0
We're unable to sign you in at this time. Please try again in a few minutes.
Retry
We were able to sign you in, but your subscription(s) could not be found. Please try again in a few minutes.
Retry
There may be a problem with your account. Please contact the AMA Service Center to resolve this issue.
Contact the AMA Service Center:
Telephone: 1 (800) 262-2350 or 1 (312) 670-7827  *   Email: subscriptions@jamanetwork.com
Error Message ......
ARTICLE |

Toxoplasmosis and Infectious Mononucleosis

JACK S. REMINGTON, M.D.; CHARLES G. BARNETT, M.D.; MAUREEN MEIKEL, M.D.; MILFORD N. LUNDE, M.P.H.
Arch Intern Med. 1962;110(5):744-753. doi:10.1001/archinte.1962.03620230190026.
Text Size: A A A
Published online

Judging from the prevalence of antibodies to Toxoplasma gondii in the serum, toxoplasmosis is a highly prevalent infection in the United States.1 However, surprisingly little is known concerning the extent and types of clinically definable illness this parasite causes.2 Several factors have contributed to this lack of knowledge, the major one being the difficulty in establishing the diagnosis. The small number of laboratories where reliable serological tests and proper interpretation of results are available for the diagnosis of toxoplasmosis contributes to this difficulty.

An ideal study to define the nature of toxoplasmosis in a human population should be prospective and should involve attempts to isolate and identify the parasite from suspected and accessible sources and the collec tion and testing of sera for Toxoplasma antibodies at frequent intervals, particularly during the acute and convalescent stage of each manifest illness. Data thus obtained should make it possible to determine

Topics

Sign in

Create a free personal account to sign up for alerts, share articles, and more.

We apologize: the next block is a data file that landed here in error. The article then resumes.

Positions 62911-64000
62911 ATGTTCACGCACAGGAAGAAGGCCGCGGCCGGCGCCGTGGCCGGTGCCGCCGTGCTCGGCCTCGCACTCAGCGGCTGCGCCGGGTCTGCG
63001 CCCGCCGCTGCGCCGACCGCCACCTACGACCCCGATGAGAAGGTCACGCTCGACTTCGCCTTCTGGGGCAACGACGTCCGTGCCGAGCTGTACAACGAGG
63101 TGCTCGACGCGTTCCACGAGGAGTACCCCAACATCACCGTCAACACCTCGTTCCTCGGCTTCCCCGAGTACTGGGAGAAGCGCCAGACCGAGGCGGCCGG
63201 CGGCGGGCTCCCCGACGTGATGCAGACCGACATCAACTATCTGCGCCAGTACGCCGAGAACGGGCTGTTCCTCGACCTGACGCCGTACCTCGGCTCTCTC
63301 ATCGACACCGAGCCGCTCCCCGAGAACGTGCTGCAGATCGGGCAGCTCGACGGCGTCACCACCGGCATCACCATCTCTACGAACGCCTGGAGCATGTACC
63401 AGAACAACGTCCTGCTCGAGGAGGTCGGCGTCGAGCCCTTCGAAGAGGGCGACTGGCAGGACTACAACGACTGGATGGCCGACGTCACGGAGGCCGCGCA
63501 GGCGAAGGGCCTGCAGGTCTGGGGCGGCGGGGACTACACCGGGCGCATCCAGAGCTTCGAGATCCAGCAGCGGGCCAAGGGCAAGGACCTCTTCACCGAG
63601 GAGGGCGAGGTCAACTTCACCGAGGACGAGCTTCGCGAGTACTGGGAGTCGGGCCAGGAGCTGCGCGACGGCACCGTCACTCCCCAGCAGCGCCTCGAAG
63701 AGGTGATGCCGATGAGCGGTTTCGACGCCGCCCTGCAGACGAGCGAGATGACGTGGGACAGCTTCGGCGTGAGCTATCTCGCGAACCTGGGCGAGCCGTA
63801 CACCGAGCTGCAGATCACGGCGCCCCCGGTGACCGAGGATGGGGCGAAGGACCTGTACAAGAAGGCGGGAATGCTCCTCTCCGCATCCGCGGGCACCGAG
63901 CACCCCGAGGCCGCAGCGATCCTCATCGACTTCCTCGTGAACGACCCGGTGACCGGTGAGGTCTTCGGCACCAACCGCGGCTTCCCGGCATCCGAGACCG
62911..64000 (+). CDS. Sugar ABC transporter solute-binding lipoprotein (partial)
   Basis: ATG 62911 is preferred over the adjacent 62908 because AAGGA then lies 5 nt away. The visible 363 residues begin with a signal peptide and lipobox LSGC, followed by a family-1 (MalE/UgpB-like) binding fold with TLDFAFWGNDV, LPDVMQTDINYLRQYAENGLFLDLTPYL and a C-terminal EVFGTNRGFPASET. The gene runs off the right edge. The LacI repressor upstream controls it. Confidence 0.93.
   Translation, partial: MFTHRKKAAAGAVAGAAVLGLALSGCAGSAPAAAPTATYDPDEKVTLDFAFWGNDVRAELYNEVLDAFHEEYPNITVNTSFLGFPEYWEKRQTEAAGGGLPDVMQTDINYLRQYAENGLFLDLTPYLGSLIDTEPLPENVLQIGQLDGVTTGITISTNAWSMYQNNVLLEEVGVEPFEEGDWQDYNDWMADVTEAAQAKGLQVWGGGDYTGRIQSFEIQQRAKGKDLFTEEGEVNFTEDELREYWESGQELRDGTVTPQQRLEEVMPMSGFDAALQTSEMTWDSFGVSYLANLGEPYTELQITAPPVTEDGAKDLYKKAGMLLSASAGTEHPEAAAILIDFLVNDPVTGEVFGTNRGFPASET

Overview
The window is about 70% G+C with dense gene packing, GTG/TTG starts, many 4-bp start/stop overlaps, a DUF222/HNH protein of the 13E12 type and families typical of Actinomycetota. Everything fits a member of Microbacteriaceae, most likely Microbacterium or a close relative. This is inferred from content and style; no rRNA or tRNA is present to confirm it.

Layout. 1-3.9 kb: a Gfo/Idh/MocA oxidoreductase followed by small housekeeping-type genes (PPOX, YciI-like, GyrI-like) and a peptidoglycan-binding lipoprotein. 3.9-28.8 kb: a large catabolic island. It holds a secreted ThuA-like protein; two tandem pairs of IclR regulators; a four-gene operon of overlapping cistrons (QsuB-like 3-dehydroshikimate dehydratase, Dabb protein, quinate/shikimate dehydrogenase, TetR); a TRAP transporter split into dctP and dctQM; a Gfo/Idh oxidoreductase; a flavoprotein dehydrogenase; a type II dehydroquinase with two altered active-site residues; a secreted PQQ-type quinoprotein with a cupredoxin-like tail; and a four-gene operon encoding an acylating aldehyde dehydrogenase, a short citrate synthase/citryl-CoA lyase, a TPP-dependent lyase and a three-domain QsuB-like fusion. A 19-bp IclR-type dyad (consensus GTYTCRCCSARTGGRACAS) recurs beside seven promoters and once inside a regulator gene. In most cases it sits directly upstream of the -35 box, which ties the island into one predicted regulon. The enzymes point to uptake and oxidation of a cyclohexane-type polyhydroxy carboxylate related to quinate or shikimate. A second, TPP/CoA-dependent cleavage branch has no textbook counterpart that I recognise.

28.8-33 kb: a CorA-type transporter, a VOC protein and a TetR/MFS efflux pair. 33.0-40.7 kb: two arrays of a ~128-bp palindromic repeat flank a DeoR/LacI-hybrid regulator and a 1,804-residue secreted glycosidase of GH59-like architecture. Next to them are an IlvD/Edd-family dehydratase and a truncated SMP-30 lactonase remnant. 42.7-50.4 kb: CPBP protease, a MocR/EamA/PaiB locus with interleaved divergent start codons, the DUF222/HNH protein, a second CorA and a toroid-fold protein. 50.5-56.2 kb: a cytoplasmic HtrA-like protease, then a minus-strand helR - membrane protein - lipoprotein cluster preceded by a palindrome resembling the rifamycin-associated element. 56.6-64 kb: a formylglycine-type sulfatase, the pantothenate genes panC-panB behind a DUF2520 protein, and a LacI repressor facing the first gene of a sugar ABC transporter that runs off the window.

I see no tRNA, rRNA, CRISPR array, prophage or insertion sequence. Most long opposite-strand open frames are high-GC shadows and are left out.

Purchase Options

• Buy this article
• Subscribe to the journal

First Page Preview

View Large
/>
First page PDF preview

Figures

Tables

References

Correspondence

CME
Meets CME requirements for:
Browse CME for all U.S. States
Accreditation Information
The American Medical Association is accredited by the Accreditation Council for Continuing Medical Education to provide continuing medical education for physicians. The AMA designates this journal-based CME activity for a maximum of 1 AMA PRA Category 1 CreditTM per course. Physicians should claim only the credit commensurate with the extent of their participation in the activity. Physicians who complete the CME course and score at least 80% correct on the quiz are eligible for AMA PRA Category 1 CreditTM.
Note: You must get at least of the answers correct to pass this quiz.
You have not filled in all the answers to complete this quiz
The following questions were not answered:
Sorry, you have unsuccessfully completed this CME quiz with a score of
The following questions were not answered correctly:
Commitment to Change (optional):
Indicate what change(s) you will implement in your practice, if any, based on this CME course.
Your quiz results:
The filled radio buttons indicate your responses. The preferred responses are highlighted
For CME Course: A Proposed Model for Initial Assessment and Management of Acute Heart Failure Syndromes
Indicate what changes(s) you will implement in your practice, if any, based on this CME course.
NOTE:
Citing articles are presented as examples only. In non-demo SCM6 implementation, integration with CrossRef’s "Cited By" API will populate this tab (http://www.crossref.org/citedby.html).
Submit a Comment

Multimedia

Some tools below are only available to our subscribers or users with an online account.

Web of Science® Times Cited: 39

Sign in

Create a free personal account to sign up for alerts, share articles, and more.

Purchase Options

• Buy this article
• Subscribe to the journal

Related Content

Customize your page view by dragging & repositioning the boxes below.

Jobs
brightcove.createExperiences();